"Yes, been everywhere on the River including some of the side routes -- into Chicago, on the Arkansas and other routes. Got a nieces that lives in Hennipen -- way too cold up there!' The accent was heavy! 
Anyway the two talked about river boat work until the younger man's clothes were all hung and neatly folded. "Like these flannel lined work pants," he commented which started a thread of flannel shirts and how to get a decent one. 
Then the younger man left and the older man asked "what brings you here?" and I gave my story of the broken brakes and looking for a new car, and he gave me some advice -- and was unbelieving of an undercarriage that was so rusty it the car shop wouldn't do a brake job. 
"My 87 Ford truck is still fixable," he said as I took him out to see the 91 Olds. His truck didn't have any rust on the body and looked quite nice underneath. 
"When you headed back?" he asked. 
"In March to make maple syrup." And as he didn't know what that was, I explained it and gave him a bottle to take home from the case we brought along to sweeten up the neighbors and auto repair folks we meet along the way. 
Friendly folks, who live in an area where good jobs are scarce, and people are used to doing without.

Beautiful sunny morning; birds are tweeting, boaters on the Lake and Margo is up about. Have been worrying about her back, sleeping in the camper and whether or not she will have problems. She won't admit to anything wrong so I count the pain pills in the bottle each evening to see if they are going down faster than usual. She is not complaining, seems to be enjoying things, although maybe a touch of hypothermia when the mornings are 32F outside and 45F inside. This trip was an experiment to see if we could still do the old style roughing it camping we were used to or if we needed to upgrade to a hard shell RV with furnace, bathroom, and amenities.
Here we use the very nice bathroom and shower facility -- and with only one other camper in the park, no crowds. The other camper is one of those big pull behind ones that are more comfortable than your own home. 
We use an electric blanket and an electric space heater to keep the cold at bay -- although with single layer thin canvas walls heating the inside is not very successful in the mornings before the sun comes in. 
We got down here and realized we didn't have the step up into the camper. Trying to find one with a railing to make it easier than to take a run and jump in or hop out. 
The car parts places in town said "you need to go to an RV dealer" and point out they are an hour or more away, and we are limiting our travels right now. So I think a camper spare tire might work for the step for now. Probably should try to remove the rustly bolts holding it on today anyway.

With a beautiful Saturday morning, and deciding to actually stay at the park and enjoy the weather today, I decided it was time to really inspect the brakes close up. 
Melvin had complained he couldn't get the wheel lug nuts off with his air impact wrench, so I took off the right front wheel with my penetrating oil, 3/4 Craftsman socket with the 3-foot pipe extension. 
Came off easily. However I forgot my maul and couldn't budge the wheel to come loose from the hub. So left the lug nuts a little loose and told Margo to go out and drive around awhile making lots of turns (but not using the brakes) to see if the hub might break loose from driving it while I jacked up the camper and loosened the wheels nuts on it--just in case of a flat tire there.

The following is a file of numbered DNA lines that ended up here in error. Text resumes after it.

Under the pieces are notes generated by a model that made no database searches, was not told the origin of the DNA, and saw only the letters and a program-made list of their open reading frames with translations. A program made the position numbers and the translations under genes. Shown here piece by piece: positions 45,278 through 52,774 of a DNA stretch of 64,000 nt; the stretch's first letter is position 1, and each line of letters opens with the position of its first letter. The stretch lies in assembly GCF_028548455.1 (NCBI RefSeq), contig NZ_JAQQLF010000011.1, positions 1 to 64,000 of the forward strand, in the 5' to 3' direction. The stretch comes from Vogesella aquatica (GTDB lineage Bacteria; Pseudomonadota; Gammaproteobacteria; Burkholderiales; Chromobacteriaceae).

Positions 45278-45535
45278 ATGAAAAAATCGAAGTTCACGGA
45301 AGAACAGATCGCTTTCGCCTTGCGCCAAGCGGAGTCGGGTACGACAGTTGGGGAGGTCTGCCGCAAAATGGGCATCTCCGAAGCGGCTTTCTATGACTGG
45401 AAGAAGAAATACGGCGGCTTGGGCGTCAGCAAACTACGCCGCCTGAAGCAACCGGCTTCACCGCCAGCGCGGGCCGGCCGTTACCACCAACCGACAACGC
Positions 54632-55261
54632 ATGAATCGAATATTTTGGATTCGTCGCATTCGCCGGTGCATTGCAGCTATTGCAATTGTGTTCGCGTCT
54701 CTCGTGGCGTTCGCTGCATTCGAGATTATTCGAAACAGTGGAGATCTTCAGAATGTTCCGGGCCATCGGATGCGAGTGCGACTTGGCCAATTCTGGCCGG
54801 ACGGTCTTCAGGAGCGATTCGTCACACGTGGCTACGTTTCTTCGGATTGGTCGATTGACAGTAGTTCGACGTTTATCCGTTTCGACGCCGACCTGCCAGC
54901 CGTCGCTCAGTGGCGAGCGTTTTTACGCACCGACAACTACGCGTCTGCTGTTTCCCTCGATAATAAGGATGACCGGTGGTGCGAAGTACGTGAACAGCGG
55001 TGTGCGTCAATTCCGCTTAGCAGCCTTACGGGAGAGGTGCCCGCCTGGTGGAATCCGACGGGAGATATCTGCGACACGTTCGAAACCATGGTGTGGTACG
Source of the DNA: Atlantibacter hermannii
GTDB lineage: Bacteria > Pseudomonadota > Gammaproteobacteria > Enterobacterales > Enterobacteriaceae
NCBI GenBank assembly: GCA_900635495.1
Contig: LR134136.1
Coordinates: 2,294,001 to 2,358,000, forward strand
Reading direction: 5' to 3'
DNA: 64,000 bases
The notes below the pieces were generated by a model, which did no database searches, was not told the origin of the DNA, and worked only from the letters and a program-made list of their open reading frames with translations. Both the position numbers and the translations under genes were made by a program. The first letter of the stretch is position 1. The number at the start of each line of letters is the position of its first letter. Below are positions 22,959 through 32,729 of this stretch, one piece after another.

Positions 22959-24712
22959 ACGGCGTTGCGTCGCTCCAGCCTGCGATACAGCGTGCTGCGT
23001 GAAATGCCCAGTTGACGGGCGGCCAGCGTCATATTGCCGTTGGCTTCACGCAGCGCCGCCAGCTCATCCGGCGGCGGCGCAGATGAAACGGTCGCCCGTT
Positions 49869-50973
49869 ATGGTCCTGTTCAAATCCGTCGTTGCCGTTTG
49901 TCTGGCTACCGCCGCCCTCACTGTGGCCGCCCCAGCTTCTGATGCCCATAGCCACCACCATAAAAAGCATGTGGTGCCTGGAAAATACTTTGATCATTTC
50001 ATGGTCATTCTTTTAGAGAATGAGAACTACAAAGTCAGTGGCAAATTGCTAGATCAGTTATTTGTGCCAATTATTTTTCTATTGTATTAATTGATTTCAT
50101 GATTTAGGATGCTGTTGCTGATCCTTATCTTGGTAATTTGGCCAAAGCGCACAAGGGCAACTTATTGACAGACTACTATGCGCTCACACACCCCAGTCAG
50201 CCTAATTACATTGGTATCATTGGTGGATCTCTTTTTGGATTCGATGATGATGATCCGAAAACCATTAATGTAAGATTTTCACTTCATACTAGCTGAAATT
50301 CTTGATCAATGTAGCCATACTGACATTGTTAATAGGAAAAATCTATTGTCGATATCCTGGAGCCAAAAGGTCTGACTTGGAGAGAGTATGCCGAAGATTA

She balked -- no spirit of adventure, I guess. Having closely inspected the undercarriage, I made a firm decision not to drive it back home, not to get it fixed, but just rid ourselves of the car Aunt Lou (God rest her soul) bought cheaply almost new in 1992 because it was returned under the WI Lemon Law and the dealer was mostly unable to get the computer to behave consistently.
We bought it from her the summer of 2009 when she passed away and Margo was staying with her to help out -- Lou couldn't drive anymore and wanted to reward Margo. The Olds then was 18 years old and had 50,000 miles. Margo paid $500 for it and it gave us 7 years of a great ride and good service (after I replaced the computer with a newer version). It likely would continue doing well except for the need for a whole undercarriage transplant.
So, the plan is to push Wayne into getting the Torrent steering fixed (just the computer he says). We studied it some more close up and it is really clean and nice inside, outside and underneath and runs wonderfully except for steering like the M Farmall. Great tires, great ride, and the brakes work fine). Monday at 1 pm, we will find out what the GM dealer says -- a computer re-program is what the over-the-phone dealer diagnosis was after an hour of readouts and phone and tester device readouts. Not really a good sign when the computer runs amuck!!! 
The main problem down here is that southern Arkansas runs on a different schedule, sort of laid back with nothing much in a hurry. We have been here only a few days, and haven't accommodated ourselves yet -- between the stress of car problems that I completely cover up not to worry Margo, and our intentions to go a little more south, and the unwinding from the Farm schedule of everyday up at 5:30 to milk the cows and clean the barns and work on the buildings to a real retired folks schedule, it is our problem more than Wayne's. 
I reassembled the car and came in to get the computer and go back out and sip a mint julep under the shady Magnolia tree here on the banks of the Old Mississippi, while the penetrating oil does its job and before I swim across the bayou to borrow a maul from the cotton farmer working on his giant land leveler machine across the way.